The successful career of Mino Raiola demonstrates the absurdities of modern football

Raiola was loved by his clients and made himself a lot of money, but the influence of agents in remains at best mixed for the game.


In the end, he died as he lived: bullish to his final breath and shrouded in controversy. At a human level, the death of Mino Raiola at the age of 54 is obviously a tragedy, and a sobering reflection upon how fragile life can be. And that shouldn’t be forgotten as we pause to reflect upon his life. But he was also one of the most divisive figures in one of the most divisive part of football’s universe, and that cannot be ignored either.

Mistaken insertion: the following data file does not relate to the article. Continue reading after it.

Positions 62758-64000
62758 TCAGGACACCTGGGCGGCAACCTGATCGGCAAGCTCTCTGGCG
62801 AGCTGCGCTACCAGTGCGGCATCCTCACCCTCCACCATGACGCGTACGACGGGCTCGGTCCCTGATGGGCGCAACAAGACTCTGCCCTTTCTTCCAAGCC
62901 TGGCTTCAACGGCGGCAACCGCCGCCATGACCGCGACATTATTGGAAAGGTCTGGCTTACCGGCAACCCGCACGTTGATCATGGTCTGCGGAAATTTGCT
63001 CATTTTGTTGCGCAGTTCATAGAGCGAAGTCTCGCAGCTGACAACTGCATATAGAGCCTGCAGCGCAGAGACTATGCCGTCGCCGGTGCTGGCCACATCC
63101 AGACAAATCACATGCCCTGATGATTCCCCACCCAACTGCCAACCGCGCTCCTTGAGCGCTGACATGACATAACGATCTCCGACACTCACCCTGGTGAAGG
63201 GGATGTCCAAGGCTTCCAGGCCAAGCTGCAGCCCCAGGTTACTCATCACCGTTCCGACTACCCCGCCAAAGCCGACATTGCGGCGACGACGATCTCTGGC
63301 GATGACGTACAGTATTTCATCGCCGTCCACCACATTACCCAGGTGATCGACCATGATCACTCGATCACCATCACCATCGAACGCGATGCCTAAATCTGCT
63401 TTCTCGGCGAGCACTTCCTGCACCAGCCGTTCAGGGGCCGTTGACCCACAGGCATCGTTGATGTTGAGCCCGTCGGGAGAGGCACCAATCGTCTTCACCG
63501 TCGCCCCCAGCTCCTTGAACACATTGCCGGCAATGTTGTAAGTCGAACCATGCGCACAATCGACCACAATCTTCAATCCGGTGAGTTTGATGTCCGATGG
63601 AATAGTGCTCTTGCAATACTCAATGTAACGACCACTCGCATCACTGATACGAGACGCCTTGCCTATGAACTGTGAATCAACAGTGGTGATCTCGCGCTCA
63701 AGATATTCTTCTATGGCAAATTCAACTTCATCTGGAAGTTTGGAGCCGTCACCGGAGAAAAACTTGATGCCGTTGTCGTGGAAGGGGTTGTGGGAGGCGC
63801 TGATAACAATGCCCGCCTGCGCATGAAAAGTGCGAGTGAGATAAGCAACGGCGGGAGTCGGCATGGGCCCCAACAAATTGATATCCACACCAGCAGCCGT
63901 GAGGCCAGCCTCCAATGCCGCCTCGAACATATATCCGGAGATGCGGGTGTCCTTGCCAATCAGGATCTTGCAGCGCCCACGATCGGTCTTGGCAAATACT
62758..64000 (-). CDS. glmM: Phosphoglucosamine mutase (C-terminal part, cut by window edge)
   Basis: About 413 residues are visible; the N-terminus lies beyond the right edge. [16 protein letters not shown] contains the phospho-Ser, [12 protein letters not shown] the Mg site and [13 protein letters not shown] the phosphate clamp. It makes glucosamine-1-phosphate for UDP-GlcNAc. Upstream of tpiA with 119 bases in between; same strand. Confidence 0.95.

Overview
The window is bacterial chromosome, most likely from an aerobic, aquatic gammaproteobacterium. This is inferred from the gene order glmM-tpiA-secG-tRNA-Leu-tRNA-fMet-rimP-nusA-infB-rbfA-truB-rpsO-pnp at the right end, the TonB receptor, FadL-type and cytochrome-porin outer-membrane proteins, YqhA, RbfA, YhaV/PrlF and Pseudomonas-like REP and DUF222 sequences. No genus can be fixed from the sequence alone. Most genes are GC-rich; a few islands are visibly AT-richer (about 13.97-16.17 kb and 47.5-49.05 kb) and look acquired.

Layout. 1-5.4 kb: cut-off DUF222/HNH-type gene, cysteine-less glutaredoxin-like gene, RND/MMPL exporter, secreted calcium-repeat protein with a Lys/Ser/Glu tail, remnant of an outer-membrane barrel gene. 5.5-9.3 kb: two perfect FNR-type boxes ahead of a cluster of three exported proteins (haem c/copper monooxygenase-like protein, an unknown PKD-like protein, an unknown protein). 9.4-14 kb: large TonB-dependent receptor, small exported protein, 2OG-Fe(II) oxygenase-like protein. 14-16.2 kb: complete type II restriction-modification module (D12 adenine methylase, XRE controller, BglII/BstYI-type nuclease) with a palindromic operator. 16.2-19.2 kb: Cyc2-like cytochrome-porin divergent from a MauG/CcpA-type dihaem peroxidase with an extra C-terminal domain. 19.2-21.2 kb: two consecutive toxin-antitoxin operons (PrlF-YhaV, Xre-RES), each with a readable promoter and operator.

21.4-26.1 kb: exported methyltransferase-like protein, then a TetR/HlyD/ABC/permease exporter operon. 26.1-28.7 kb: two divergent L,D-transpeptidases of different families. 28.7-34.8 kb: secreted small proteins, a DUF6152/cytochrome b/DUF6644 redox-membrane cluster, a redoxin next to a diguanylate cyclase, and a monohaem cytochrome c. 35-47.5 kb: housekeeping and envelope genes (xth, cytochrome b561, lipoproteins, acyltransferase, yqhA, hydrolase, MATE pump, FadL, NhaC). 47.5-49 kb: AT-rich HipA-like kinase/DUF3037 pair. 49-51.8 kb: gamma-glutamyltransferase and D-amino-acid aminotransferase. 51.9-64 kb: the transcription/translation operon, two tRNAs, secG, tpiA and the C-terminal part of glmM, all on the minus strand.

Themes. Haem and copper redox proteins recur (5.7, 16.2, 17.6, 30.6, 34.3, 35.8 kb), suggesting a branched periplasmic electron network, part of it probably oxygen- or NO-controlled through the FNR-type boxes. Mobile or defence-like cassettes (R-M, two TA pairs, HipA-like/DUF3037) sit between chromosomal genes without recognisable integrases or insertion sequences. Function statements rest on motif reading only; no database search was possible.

Even his actual passing had an air of hyperreality. His death was first reported in the Italian press early on Thursday morning, only to be contradicted by a tweet from Raiola’s official account which read: ‘Current health status for the ones wondering: pissed off second time in four months they kill me. Seem also able to resuscitate.’ Later the same day, Jose Fortes Rodriguez, a close colleague, told reporters that “he’s in a bad position, but he hasn’t died”. But on Saturday afternoon, his death was confirmed; this time the confirmation came from his official Twitter account and there have been no subsequent contradictions.